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Comparative effectiveness of functional tests in fall prediction after hip fracture


Wald, Patricia; Chocano-Bedoya, Patricia O; Meyer, Ursina; Orav, Endel J; Egli, Andreas; Theiler, Robert; Bischoff-Ferrari, Heike A (2020). Comparative effectiveness of functional tests in fall prediction after hip fracture. Journal of the American Medical Directors Association, 21(9):1327-1330.

Abstract

Objectives: To assess the validity of 4 functional tests in predicting falls within the first year after hip fracture.
Design: Prospective study of functional tests shortly after hip surgery and incident falls during 12 months' follow-up.
Setting and participants: The sample comprised 173 adults with acute hip fracture, aged 65 years and older (79% women, 77% community dwelling, mean age 84.2 years), who participated in a clinical trial of vitamin D or home exercise.
Methods: We assessed 4 functional tests [Timed Up and Go test (TUG), grip strength, and knee flexor and extensor strength in the nonoperated leg] by trained study physiotherapists at baseline (1-12 days after hip fracture surgery). During 12 months' follow-up, we ascertained all fall events by monthly personal phone calls, a telephone hotline, and a patient diary. Then we compared TUG and strength test performance at baseline between future single fallers, recurrent fallers, and nonfallers over the 12-month follow-up. All analyses adjusted for age, body mass index, gender, 25-hydroxyvitamin D status at baseline, days of follow-up, and treatment allocation (the original trial tested vitamin D treatment and/or a home exercise program).
Results: Ninety-two of 173 (53%) participants fell and experienced 212 falls. Participants who became recurrent fallers (n = 54) had significantly longer TUG times at baseline than those who did not fall (n = 81) in the following 12 months (mean TUG for recurrent fallers = 71.6 seconds, SD = 8.2 seconds, vs mean TUG for nonfallers = 51.4 seconds, SD = 6.9 seconds; P = .02). There were no significant differences in TUG times between single fallers and nonfallers. For all 3 strength tests, there were no significant differences between single fallers, recurrent fallers, and nonfallers.
Conclusions and implications: In this population of frail older adults recruited shortly after hip fracture surgery, only the TUG test discriminated between future recurrent fallers and nonfallers over a 12-month follow-up. Because of the high incidence and serious consequences of falls in older adults after a hip fracture, it is very important to identify practical and clinically related tests to predict repeated falls in the first year after a hip fracture, which is of great public health importance.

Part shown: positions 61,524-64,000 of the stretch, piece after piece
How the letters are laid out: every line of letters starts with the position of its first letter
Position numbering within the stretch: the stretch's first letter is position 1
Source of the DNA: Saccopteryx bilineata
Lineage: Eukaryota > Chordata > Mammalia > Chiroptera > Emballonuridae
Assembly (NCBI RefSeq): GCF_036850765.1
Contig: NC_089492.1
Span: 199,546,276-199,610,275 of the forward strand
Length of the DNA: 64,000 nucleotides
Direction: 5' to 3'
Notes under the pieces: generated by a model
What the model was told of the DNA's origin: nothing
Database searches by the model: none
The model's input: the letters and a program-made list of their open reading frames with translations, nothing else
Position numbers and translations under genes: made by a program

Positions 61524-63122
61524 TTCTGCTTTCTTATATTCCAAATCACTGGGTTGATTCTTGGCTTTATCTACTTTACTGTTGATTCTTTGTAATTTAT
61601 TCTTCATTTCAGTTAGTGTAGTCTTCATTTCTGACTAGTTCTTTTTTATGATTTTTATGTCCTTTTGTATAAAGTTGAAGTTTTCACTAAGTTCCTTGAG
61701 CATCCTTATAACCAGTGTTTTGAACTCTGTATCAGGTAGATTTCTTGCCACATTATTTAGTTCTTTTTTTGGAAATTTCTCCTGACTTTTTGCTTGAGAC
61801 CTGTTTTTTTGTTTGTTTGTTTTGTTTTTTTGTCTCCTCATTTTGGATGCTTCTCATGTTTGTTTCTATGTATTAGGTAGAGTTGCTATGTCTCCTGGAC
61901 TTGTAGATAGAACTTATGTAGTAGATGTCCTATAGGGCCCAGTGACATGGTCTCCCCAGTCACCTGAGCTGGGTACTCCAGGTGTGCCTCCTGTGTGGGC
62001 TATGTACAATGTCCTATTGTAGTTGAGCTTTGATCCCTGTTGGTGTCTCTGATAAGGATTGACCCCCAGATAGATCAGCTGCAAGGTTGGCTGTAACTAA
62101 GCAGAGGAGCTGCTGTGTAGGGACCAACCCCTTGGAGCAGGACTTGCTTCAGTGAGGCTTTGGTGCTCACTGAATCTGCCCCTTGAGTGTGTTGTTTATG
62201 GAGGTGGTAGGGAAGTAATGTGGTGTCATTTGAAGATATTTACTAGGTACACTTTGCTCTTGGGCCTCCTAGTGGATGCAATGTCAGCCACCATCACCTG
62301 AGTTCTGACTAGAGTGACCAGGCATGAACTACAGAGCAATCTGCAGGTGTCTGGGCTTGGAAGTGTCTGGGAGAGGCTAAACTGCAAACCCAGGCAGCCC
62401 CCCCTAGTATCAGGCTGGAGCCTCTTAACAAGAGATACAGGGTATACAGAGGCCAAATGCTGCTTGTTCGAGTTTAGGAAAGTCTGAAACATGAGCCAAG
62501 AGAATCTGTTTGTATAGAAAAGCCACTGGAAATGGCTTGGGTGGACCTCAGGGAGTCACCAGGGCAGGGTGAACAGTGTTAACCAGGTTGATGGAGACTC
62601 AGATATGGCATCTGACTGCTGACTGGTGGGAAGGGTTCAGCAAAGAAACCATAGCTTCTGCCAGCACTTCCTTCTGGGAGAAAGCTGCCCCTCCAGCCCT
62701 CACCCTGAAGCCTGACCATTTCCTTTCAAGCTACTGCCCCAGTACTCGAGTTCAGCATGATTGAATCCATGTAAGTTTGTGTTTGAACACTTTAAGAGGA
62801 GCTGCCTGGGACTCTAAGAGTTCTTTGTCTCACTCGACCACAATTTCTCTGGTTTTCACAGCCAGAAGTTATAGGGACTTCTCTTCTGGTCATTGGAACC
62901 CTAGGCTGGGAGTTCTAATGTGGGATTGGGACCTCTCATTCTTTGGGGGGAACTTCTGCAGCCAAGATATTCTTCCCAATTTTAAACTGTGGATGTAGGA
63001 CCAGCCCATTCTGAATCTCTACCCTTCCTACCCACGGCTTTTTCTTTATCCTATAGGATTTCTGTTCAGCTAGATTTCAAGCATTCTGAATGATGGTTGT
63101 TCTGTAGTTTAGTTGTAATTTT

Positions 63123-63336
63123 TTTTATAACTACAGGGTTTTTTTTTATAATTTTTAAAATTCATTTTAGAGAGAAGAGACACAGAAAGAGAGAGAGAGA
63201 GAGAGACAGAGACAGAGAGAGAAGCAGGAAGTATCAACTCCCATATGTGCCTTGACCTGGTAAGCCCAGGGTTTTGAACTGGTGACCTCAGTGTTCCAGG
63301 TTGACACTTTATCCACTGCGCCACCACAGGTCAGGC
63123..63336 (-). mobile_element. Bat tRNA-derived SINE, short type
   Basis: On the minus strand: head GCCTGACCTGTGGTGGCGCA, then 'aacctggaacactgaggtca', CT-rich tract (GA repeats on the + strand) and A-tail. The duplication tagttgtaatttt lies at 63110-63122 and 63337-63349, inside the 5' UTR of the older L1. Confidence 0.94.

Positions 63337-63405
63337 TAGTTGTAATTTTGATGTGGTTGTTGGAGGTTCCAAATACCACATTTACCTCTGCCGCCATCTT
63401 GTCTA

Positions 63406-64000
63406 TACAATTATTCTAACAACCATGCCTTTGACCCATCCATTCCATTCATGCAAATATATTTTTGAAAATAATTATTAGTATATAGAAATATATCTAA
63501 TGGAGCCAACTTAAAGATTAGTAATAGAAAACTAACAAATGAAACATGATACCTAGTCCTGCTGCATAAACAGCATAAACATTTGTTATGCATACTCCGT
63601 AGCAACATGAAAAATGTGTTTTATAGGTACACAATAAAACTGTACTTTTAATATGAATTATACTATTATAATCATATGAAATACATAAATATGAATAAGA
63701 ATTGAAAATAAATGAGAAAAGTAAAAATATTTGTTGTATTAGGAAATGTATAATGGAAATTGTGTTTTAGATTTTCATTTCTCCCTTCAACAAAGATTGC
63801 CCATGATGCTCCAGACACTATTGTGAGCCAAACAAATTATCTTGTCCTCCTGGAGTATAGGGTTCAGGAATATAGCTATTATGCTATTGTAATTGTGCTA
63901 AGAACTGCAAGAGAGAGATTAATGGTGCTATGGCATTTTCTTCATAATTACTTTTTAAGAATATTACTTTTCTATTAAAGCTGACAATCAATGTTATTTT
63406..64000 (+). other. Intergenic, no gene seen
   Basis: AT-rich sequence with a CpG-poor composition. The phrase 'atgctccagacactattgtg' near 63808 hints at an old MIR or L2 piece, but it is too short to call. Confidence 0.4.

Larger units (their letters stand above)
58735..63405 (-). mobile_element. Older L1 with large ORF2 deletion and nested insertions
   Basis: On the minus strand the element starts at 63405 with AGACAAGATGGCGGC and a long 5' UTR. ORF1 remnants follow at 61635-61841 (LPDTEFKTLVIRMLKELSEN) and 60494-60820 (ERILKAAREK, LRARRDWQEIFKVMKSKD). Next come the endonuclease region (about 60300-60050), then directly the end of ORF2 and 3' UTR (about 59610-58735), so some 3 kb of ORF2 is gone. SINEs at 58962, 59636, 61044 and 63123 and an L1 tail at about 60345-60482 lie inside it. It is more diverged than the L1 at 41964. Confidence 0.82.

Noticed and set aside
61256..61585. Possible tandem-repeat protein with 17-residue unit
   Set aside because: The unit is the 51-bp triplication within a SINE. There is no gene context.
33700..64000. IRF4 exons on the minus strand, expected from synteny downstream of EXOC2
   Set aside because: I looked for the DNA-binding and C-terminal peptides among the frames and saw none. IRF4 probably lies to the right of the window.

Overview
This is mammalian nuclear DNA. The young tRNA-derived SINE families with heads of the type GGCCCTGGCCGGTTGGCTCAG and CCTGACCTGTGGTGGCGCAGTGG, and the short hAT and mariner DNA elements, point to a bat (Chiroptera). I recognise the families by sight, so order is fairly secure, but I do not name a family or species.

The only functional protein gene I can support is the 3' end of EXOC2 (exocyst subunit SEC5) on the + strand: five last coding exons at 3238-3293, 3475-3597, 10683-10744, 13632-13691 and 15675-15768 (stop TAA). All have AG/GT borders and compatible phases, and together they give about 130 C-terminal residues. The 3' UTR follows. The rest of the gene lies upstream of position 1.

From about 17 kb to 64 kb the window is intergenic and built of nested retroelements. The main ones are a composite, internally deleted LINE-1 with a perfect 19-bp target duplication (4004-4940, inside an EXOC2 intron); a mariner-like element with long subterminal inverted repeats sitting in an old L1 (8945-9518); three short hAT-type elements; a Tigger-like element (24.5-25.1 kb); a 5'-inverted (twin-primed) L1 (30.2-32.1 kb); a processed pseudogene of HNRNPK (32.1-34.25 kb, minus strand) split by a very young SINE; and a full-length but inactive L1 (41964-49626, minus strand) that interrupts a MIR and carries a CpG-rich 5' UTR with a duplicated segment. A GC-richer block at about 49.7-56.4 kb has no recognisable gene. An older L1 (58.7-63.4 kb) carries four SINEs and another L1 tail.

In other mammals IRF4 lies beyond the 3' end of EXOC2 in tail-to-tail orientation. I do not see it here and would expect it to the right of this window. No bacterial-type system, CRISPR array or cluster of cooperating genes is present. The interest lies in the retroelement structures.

Abstract

Objectives: To assess the validity of 4 functional tests in predicting falls within the first year after hip fracture.
Design: Prospective study of functional tests shortly after hip surgery and incident falls during 12 months' follow-up.
Setting and participants: The sample comprised 173 adults with acute hip fracture, aged 65 years and older (79% women, 77% community dwelling, mean age 84.2 years), who participated in a clinical trial of vitamin D or home exercise.
Methods: We assessed 4 functional tests [Timed Up and Go test (TUG), grip strength, and knee flexor and extensor strength in the nonoperated leg] by trained study physiotherapists at baseline (1-12 days after hip fracture surgery). During 12 months' follow-up, we ascertained all fall events by monthly personal phone calls, a telephone hotline, and a patient diary. Then we compared TUG and strength test performance at baseline between future single fallers, recurrent fallers, and nonfallers over the 12-month follow-up. All analyses adjusted for age, body mass index, gender, 25-hydroxyvitamin D status at baseline, days of follow-up, and treatment allocation (the original trial tested vitamin D treatment and/or a home exercise program).
Results: Ninety-two of 173 (53%) participants fell and experienced 212 falls. Participants who became recurrent fallers (n = 54) had significantly longer TUG times at baseline than those who did not fall (n = 81) in the following 12 months (mean TUG for recurrent fallers = 71.6 seconds, SD = 8.2 seconds, vs mean TUG for nonfallers = 51.4 seconds, SD = 6.9 seconds; P = .02). There were no significant differences in TUG times between single fallers and nonfallers. For all 3 strength tests, there were no significant differences between single fallers, recurrent fallers, and nonfallers.
Conclusions and implications: In this population of frail older adults recruited shortly after hip fracture surgery, only the TUG test discriminated between future recurrent fallers and nonfallers over a 12-month follow-up. Because of the high incidence and serious consequences of falls in older adults after a hip fracture, it is very important to identify practical and clinically related tests to predict repeated falls in the first year after a hip fracture, which is of great public health importance.

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Additional indexing

Item Type:Journal Article, refereed, further contribution
Communities & Collections:04 Faculty of Medicine > University Hospital Zurich > Clinic for Geriatric Medicine
Dewey Decimal Classification:610 Medicine & health
Scopus Subject Areas:Health Sciences > General Nursing
Health Sciences > Health Policy
Health Sciences > Geriatrics and Gerontology
Uncontrolled Keywords:General Nursing, Health Policy, General Medicine
Language:English
Date:1 September 2020
Deposited On:02 Dec 2020 15:44
Last Modified:03 Dec 2020 21:01
Publisher:Elsevier
ISSN:1525-8610
OA Status:Closed
Publisher DOI:https://doi.org/10.1016/j.jamda.2020.02.008

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